Spine tumors: 4 things you need to know

February 22, 2015 | by Denise Heady

spinal cord tumors The spinal cord connects the brain to the rest of the body. Because spine tumors can interfere with the body's ability to function normally, early detection is crucial.

The spinal cord is an integral part of the human body, connecting the brain to everything else. So when a tumor grows on the spine, any messages that the brain tries to send to the rest of the body are interrupted, making everyday tasks — such as walking — more difficult.

This year an estimated 22,850 people will be diagnosed with a malignant tumor of the brain or spinal cord in the United States, and nearly 15, 320 people will die from these tumors. That number doesn’t include tumors that have spread to the spine from other parts of the body.

These numbers may seem alarming, but an increased use of diagnostic imaging has led to improved detection of spine tumors, making them more treatable than ever before.

Here, neurosurgeon and scientist Mike Chen, M.D., Ph.D., assistant professor in City of Hope's Brain Tumor Program, presents a fuller picture of spine tumors, explaining what everyone needs to know, especially former cancer patients.

1. The vast majority of spine tumors are metastatic, originating elsewhere in the body.

A malignant tumor in the spine is rare — less than 1 percent of cancer diagnosis is a primary spine tumor. However, as many as 70 percent of patients with cancer will experience spread of cancer to their spine, Chen said. Although any type of cancer can spread to the spine, Chen said, breast cancer and prostate cancer have the highest rates of metastasis to the spine.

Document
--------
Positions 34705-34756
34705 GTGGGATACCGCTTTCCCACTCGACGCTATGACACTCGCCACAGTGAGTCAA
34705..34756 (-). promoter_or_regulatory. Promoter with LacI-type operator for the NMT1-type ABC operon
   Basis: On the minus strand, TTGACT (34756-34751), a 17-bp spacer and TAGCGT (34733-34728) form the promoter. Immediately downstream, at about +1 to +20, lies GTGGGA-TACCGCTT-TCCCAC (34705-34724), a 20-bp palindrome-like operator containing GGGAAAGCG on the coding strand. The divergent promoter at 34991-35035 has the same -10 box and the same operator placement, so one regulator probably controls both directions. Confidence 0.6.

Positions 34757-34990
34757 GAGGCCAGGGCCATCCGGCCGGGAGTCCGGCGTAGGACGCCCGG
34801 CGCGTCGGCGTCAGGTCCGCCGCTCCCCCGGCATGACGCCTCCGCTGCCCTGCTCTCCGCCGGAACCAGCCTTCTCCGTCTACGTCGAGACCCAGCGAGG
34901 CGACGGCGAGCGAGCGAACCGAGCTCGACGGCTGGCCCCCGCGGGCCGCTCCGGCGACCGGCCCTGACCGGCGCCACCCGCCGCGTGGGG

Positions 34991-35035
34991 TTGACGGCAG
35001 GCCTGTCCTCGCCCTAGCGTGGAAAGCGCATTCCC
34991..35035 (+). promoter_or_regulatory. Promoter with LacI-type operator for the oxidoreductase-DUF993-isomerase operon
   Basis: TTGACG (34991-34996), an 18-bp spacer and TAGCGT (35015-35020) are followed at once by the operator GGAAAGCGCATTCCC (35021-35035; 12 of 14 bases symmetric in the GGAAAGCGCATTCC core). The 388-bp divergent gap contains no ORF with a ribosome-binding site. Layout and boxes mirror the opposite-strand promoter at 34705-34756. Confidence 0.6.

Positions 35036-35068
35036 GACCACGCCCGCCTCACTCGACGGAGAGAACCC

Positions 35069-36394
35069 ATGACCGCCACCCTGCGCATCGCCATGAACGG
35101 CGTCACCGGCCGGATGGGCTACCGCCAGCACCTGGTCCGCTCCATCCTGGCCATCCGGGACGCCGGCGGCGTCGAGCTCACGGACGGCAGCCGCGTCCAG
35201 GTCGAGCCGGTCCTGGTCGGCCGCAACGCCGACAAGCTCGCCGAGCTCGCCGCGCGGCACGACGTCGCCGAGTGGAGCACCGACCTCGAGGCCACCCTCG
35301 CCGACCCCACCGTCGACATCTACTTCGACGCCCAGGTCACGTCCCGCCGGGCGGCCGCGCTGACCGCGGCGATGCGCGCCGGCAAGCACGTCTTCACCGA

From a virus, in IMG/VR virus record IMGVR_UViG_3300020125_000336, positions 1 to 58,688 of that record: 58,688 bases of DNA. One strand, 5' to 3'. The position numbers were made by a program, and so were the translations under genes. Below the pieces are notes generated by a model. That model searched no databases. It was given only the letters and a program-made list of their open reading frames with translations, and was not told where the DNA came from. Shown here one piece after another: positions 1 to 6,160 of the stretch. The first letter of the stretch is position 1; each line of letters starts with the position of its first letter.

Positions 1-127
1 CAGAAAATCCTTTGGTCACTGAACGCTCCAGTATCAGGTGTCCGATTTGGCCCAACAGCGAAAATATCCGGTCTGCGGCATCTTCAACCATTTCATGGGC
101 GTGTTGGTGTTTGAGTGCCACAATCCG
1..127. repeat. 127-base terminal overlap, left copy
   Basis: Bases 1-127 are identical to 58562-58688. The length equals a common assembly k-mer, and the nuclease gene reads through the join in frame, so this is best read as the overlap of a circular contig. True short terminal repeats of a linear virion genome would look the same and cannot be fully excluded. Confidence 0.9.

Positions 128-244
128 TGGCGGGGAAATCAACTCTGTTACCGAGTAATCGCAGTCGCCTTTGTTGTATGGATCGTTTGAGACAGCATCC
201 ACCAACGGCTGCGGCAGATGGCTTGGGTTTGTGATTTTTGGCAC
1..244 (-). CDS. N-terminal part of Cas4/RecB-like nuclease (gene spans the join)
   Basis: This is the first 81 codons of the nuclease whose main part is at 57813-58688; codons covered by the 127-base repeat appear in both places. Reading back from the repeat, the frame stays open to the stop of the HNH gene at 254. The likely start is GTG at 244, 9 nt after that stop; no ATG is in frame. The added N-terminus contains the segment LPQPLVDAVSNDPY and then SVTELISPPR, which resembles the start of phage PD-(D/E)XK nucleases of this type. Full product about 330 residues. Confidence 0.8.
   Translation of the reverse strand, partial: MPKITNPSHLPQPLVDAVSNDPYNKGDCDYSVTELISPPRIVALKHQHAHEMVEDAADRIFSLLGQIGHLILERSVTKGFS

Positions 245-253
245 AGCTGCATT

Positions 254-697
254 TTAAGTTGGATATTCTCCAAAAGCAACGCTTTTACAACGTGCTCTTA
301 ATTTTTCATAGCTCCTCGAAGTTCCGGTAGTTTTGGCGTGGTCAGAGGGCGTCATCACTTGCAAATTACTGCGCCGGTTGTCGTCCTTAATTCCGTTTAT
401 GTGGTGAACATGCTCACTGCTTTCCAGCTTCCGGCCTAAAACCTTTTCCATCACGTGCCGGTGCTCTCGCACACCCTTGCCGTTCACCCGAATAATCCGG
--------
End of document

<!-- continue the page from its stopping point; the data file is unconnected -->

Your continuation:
2. If found early, a spine tumor can be relatively easy to treat.

“A vast majority of the time, a spine tumor is something that doesn’t even need treatment,” said Chen in a City of Hope audiocast. “Detection treatments are so good now that we can find these tumors early, and chemotherapy or hormonal therapy will often kill the spine tumors, along with any other tumors in the body.”

Should the tumor progress beyond that treatment option and become systematic – but not threatening to the health of the spinal cord – then radiation can be an excellent treatment option.

“In very rare cases, when the structure of the spine becomes compromised or if the spinal cord itself is under pressure from a tumor growing into a spinal canal, then surgery is a good option,” Chen said.

3. The most notable symptom for spine tumors is persistent pain.

If you’ve had cancer and are experiencing persistent pain without an obvious traumatic incident, you need to ask your doctor to check it out, Chen said.

“Persistent pain without an obvious traumatic incident is the most important symptom to look at in regards to spine tumors,” he said. Other symptoms include weakness, numbness, decreased sensitivity, and loss of bowel or bladder function.

4. Spine tumor surgery is far less dangerous than many people think.

A lot of people worry that undergoing spinal surgery will leave them paralyzed. That isn't the case.

“If you are walking into surgery, we can almost guarantee you are going to walk out,” Chen said. “Ninety-nine percent of the time you are going to be absolutely fine,” added. “It’s about as good odds that you could ask for.”


Learn more about brain and spine tumor treatment and brain and spine tumor research at City of Hope.


Learn more about becoming a patient or getting a second opinion at City of Hope by visiting our website or by calling 800-826-HOPE (4673). You may also request a new patient appointment online. City of Hope staff will explain what's required for a consult at City of Hope and help you determine, before you come in, whether or not your insurance will pay for the appointment.






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